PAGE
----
In its five-year history, the Maryland Million has been a boon to many local owners, breeders and trainers. But in the program's two biggest races, local jockeys have been left holding their whips.
So when news began filtering that such riding stars as Gary Stevens, Julie Krone and Chris Antley would be at Pimlico Race Course for tomorrow's Million program, Joe Rocco might have been thinking, "Here we go again."
Rocco is the regular rider for Baron de Vaux, the favorite in the $200,000 Budweiser Maryland Classic, richest race on an 11-race program worth $1,065,000. About a week before the race, Rocco said trainer Charley Peoples assured him that he would not be replaced.
When entries were drawn and chances assessed yesterday for the sixth Maryland Million, Rocco was paired with the Baron. They appear to have the best shot of breaking what has been an unwelcome trend for the Maryland jockey colony.
Only one local rider has won either the $200,000 Classic or the $150,000 First National Bank of Maryland Ladies. That was Donnie Miller, who rode Little Bold John to win the Classic in
1987. Out-of-town jockeys such as Laffit Pincay Jr., Craig Perret and Krone, the all-time Million leader, have made a habit of raiding Maryland for one-day windfalls.
"[Being replaced] happened to me all the time when I was riding in New Jersey," said Rocco. "One time I'd won four stakes on a row on a filly and Jerry Bailey replaced me on her. Hey, I accept it. It's part of the game."
Rocco acknowledged that although he and others might be hurt by being replaced, the presence of nationally known figures lends added credibility to the Million program.
Baron de Vaux won $618,920 last year as a 3-year-old and has been sharp in his two starts this year, winning once and finishing second once. The colt will face six rivals in the 1 1/4 -mile Classic, but Rocco is unsure what his tactics will be.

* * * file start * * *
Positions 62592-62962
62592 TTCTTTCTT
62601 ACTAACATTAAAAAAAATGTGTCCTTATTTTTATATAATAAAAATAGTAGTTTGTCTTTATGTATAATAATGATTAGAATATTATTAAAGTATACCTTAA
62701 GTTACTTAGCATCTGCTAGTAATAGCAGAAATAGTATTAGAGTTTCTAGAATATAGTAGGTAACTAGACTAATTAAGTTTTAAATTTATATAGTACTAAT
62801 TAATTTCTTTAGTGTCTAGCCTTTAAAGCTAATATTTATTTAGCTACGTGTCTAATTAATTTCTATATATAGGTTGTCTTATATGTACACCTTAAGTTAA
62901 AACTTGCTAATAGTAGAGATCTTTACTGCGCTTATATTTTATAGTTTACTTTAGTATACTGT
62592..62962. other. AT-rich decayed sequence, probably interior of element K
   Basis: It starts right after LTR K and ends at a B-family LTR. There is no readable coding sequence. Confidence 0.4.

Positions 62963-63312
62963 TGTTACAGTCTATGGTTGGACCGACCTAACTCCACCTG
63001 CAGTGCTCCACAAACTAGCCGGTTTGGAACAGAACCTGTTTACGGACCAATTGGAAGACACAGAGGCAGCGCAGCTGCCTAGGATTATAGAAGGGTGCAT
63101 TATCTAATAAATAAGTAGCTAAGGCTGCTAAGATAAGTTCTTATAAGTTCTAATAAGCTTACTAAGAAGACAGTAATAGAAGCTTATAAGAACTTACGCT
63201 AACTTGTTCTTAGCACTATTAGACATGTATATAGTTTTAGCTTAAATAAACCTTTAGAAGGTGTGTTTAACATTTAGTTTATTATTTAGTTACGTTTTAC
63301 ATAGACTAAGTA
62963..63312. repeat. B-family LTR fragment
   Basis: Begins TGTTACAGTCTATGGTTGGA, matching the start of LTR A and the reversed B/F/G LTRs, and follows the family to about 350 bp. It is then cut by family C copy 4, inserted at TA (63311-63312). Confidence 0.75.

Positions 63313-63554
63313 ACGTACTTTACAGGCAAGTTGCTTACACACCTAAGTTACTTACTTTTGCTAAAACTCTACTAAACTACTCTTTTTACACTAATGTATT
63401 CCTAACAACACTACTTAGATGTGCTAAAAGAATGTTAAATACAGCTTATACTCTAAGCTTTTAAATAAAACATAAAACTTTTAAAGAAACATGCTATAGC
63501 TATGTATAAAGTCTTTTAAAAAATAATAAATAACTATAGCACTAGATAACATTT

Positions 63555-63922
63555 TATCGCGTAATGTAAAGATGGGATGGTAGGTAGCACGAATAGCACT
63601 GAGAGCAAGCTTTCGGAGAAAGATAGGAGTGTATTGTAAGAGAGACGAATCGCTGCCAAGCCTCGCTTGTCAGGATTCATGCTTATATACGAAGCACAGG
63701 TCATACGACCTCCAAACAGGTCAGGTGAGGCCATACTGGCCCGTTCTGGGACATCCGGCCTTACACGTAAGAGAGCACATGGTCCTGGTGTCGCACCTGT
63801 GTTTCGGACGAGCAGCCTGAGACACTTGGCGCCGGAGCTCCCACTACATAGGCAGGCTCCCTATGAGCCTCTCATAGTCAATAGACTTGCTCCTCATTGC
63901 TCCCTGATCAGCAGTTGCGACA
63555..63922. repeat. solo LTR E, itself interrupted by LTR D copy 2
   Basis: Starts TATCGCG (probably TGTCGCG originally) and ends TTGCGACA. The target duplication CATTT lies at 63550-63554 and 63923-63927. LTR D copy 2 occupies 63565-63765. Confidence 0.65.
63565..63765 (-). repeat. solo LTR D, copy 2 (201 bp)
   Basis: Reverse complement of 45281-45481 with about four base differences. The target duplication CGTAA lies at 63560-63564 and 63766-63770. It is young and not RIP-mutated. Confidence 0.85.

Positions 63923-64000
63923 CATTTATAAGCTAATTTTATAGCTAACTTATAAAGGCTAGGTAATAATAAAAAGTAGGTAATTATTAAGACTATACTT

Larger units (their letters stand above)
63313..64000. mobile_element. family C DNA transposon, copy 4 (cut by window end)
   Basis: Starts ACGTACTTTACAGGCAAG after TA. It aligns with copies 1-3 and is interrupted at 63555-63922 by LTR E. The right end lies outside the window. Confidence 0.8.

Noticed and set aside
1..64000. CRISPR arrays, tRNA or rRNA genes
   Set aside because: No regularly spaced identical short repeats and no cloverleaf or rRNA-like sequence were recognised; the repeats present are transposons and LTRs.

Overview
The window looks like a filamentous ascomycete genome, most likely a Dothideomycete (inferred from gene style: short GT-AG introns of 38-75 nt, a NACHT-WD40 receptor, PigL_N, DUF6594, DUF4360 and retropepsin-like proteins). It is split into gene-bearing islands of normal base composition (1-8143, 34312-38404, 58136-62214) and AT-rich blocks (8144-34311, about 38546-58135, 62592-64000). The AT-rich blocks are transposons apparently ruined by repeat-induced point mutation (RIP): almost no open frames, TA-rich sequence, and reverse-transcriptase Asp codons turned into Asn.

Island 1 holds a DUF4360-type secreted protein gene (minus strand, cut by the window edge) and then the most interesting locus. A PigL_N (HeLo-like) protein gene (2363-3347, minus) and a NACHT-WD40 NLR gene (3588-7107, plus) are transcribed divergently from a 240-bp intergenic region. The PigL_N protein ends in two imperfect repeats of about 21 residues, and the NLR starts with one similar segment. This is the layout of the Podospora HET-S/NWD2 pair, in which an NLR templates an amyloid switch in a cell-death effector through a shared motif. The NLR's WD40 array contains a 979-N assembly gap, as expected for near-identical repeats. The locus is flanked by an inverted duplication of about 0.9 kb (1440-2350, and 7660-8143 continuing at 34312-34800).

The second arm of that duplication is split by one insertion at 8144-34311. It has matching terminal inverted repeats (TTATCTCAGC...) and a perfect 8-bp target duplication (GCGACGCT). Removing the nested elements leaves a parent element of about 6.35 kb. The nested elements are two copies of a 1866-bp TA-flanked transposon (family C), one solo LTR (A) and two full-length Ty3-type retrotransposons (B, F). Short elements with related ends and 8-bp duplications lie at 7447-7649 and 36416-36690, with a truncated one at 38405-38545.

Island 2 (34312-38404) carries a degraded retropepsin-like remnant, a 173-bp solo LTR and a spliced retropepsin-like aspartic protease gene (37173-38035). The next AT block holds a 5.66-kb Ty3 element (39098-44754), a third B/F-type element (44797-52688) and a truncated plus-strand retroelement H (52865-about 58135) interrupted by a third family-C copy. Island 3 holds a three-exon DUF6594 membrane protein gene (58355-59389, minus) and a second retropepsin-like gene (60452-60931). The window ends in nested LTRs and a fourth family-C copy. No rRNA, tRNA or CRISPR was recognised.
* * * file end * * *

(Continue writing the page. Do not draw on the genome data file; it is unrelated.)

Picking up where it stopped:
"If he's in front, I'll walk the dog," Rocco said, meaning he will attempt to slow the pace in his favor. "But I'd prefer for him to have something to chase."
Jockeys of the second and third morning-line choices, Midas and Timely Warning, also ride regularly in Maryland. Rick Wilson is on TC Midas and Mike Luzzi rides Timely Warning for his grandfather, Virgil "Buddy" Raines.
Midas, a come-from-behinder, may be at a disadvantage on a slow pace. "That's what really worries me," said trainer John Hicks.
Timely Warning won last year's Classic with Perret, although Raines had given the mount to Luzzi. "But I had days," Luzzi said, meaning he was forced to serve a suspension.
"I've won a stakes before for him," Luzzi said of Raines, 82. "This would be very nice."
The Classic field is rounded out by Frugal Doc, Bluemont Fair, Cefis and Most Valiant, a Canadian invader.
A total of 103 horses were entered yesterday, with 85 slated for the nine traditional Million races. A $15,000 amateur riders' race and a $50,000 steeplechase lead into those nine events.
NOTES: Horses carry much more weight than normal in the unique Fall Highweight Handicap today at Belmont Park. The race is being simulcast to Pimlico and the Laurel inter-track outlet as the ninth of 12 races. . . . Coin Collector is the probable favorite in the Jet Pilot Stakes today at Pimlico, but the race complexion could be greatly affected by whether Thirty Eight Carat runs. The colt is also entered in tomorrow's Maryland Nursery. . . . Honored as "Maryland's Outstanding" at yesterday's Breakfast of Champions at Pimlico: Yvonne and Jim Stoner, owners; Barclay Tagg, trainer; Allen Prospect, sire; Country Life Farm, breeders; Joseph P. Fonte, horsemen's services; Oscar "Pee Wee" Doleman, unsung hero; and Henry Mesias, Delanor "Man" Johnson and Monroe Holloway Jr., backstretch employees. . . . Venomous Critic, ridden by Marco Castaneda, won yesterday's $18,500 Pimlico feature by a diminishing nose over Big Big Affair.
What: Sixth renewal of the Maryland Million
When: Tomorrow, first post 1 p.m.
Where: Pimlico Race Course
For: Offspring of sires that stood in Maryland at time of conception. Sire and foal must have been nominated for varying fees to the Million program.
TV: ESPN from 5-6 p.m. The Maryland Ladies and Maryland Classic will be televised live, with other races to be shown on tape.